REVIEW: ‘Cocaine Bear’ brings fresh snow to Hollywood

“What’s the worst that could happen in a forest?”

The 2023 film “Cocaine Bear” finally answered that frequently asked question. 

“Cocaine Bear” tells the story of a cast of oddballs. Each is on a unique quest, but share the goal of not being slain by the high-on-cocaine black bear roaming a Georgia national park. 

The premise of a monstrous bear going on a cocaine-fueled rampage is fictitious, but true events inspired the film.

Brett Abrams | Graphic Artist

In 1985, an ex-police officer turned drug smuggler, Andrew Thornton, smuggled over 800 pounds of cocaine into the United States from Columbia via plane. While in the air, Thornton discovered federal agents were in pursuit. 

Thornton chucked the bags of cocaine off the plane and jumped, strapped with millions of dollars worth of cocaine and an out-of-service parachute.

Thornton, and the drugs strapped to his body, landed in a driveway in Tennessee. The bags of cocaine Thornton threw off the plane landed safely in a national park in Georgia. 

Thornton’s failed skydive can be chalked up to a simple, yet lethal parachute failure, but there was no definitive evidence as to what caused the malfunction. However, the masterminds behind “Cocaine Bear” opted to show a creative reenactment of how they believe Thornton spent his last minutes. 

In the film, Thornton, a former Reserve Officers’ Training Camp kid in real life, went out in classic military style: hitting his head on the plane, knocking him unconscious for his journey to the surface of the Earth. Much like Thornton, the audience didn’t see it coming.

In real life and in the movie, a bear did indeed discover the bags of cocaine. The real bear, nicknamed “Pablo Escobear,” was found dead of an overdose.  

Escobear was taxidermied and now resides at the Kentucky for Kentucky Fun Mall in, you guessed it — Kentucky.

In the film, the bear did not die of a cocaine overdose. Instead, it developed an affinity for the drug and the performance-enhancing effect it inspired. Cocaine Bear was born. 

As the movie progressed, the audience was introduced to the oddball cast of characters.

One storyline follows a single mother (Keri Russell) as she searches for her daughter (Brooklynn Prince) and her pal Henry (Christian Convery) — who cut school to paint a waterfall located deep in the forest.

At the same time, a drug kingpin (Ray Liotta) sends his son (Alden Ehrenreich) and a trusted member of his criminal enterprise (O’Shea Jackson Jr.) to retrieve the lost cocaine. 

A local detective (Isiah Whitlock Jr.) joins the hunt for the drugs and those responsible for smuggling them into the country.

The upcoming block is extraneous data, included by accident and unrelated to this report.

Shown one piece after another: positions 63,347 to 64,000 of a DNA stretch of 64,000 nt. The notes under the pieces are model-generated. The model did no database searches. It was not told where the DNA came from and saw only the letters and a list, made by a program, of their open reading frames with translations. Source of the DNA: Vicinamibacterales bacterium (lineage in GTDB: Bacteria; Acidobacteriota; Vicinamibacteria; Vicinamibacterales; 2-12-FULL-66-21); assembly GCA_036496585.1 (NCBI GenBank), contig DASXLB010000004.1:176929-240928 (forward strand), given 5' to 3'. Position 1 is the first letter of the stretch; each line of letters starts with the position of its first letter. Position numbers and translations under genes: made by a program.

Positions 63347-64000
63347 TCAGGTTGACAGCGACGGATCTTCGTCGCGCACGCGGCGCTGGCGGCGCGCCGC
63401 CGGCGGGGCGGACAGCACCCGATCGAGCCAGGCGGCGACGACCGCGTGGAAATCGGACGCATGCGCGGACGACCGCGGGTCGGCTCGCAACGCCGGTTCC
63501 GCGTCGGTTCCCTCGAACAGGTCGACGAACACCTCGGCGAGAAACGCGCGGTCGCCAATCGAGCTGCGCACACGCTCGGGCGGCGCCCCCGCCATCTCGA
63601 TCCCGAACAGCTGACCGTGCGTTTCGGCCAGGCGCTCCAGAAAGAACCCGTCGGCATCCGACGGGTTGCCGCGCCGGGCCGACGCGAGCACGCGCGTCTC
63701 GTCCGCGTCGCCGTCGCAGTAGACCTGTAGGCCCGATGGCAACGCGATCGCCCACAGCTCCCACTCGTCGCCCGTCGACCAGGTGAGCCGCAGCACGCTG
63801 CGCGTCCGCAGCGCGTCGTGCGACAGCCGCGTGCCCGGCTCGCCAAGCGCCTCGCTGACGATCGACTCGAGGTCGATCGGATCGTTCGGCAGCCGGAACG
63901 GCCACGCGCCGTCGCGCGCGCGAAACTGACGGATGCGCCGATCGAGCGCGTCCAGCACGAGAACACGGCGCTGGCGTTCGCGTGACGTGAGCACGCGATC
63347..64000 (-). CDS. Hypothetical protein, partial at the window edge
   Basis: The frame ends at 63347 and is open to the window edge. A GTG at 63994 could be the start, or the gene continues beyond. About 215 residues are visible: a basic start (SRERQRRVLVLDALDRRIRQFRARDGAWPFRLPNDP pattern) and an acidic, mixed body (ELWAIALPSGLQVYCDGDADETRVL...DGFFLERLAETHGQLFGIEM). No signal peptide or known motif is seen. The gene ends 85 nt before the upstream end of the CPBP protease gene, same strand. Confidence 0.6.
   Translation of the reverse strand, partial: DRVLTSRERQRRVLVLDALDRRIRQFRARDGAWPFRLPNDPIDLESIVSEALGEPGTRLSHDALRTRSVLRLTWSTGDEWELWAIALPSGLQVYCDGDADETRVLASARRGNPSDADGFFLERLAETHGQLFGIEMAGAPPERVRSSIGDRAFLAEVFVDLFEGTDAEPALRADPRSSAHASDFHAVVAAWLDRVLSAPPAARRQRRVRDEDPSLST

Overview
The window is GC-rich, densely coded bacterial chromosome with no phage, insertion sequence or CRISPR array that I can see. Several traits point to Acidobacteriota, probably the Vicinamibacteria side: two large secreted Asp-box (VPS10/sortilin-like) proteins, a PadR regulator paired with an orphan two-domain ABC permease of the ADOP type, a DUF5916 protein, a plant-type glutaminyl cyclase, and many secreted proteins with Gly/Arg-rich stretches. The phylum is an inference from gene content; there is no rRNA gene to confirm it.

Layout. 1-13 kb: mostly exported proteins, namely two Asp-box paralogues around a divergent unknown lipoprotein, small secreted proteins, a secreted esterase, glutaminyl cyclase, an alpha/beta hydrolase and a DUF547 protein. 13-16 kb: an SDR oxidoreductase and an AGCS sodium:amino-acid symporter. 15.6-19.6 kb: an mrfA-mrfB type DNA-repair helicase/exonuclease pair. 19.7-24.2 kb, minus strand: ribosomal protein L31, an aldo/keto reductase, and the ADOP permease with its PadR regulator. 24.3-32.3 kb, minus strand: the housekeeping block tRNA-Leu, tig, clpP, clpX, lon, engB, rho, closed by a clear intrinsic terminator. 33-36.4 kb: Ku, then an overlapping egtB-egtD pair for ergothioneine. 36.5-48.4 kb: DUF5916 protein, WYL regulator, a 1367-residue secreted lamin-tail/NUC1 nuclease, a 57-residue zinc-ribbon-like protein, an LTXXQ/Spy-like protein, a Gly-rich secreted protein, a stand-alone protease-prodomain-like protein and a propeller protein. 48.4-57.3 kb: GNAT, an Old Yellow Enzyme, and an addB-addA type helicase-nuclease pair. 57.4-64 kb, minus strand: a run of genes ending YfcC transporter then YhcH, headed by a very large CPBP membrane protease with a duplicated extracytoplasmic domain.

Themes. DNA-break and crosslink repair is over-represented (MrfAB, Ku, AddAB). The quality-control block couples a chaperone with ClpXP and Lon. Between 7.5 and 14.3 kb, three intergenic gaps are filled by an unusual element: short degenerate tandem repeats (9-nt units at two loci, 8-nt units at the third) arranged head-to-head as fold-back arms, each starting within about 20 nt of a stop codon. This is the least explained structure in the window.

The characters embark on a journey into the forest, where they encounter several characters — featuring an overzealous park ranger, a pair of unsuspecting first responders and a band of local teenage hooligans. 

Not every character makes it out alive when the curtains close, but the intrigue and excitement of the film never dies. 

Director Elizabeth Banks created something special in “Cocaine Bear.” It’s an action-packed comedy executed to perfection — absurdist fiction at its best. 

While big-name actors like Russell and Liotta headlined the cast, Convery stole the show with his performance as Henry. The wise-beyond-his-years 13-year-old never failed to make the audience laugh with his witty one-liners and charismatic personality. 

After witnessing a gruesome death, Henry wishes to forget he saw such a heinous act. He quickly realizes, “it’s the kinda thing that seems to stay with a man forever.” 

Henry wasn’t wrong. “Cocaine Bear” is the type of movie you won’t forget. Whether you want to forget or not, the blood-soaked claws and sharp yellow teeth of the drugged-up beast are unforgettable. 

This film doesn’t have stunning cinematography or an intricate plot, but it’s a fun watch. 

“Cocaine Bear” is a film of mindless wonder — you don’t need to think to enjoy it.

The film’s gory action and quick pace distract viewers from the half-baked plot and lazy writing. It sacrifices logical reasoning and detailed storylines for fast action — and it works perfectly

Humor is a necessary element of the film’s enjoyability. The absurdity of the story makes the corny jokes land. It’s the type of film that invites the audience to laugh with it rather than at it. 

If “Cocaine Bear” accomplished nothing else, it teaches kids an important lesson: drugs change you. 


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  1. This review is the best I’ve seen on this website. Much better than that “Puss in Boots” review a couple weeks ago.

  2. This is such a good review. Glad to see this publication’s movie reviews bounce back after that “Puss in Boots” review.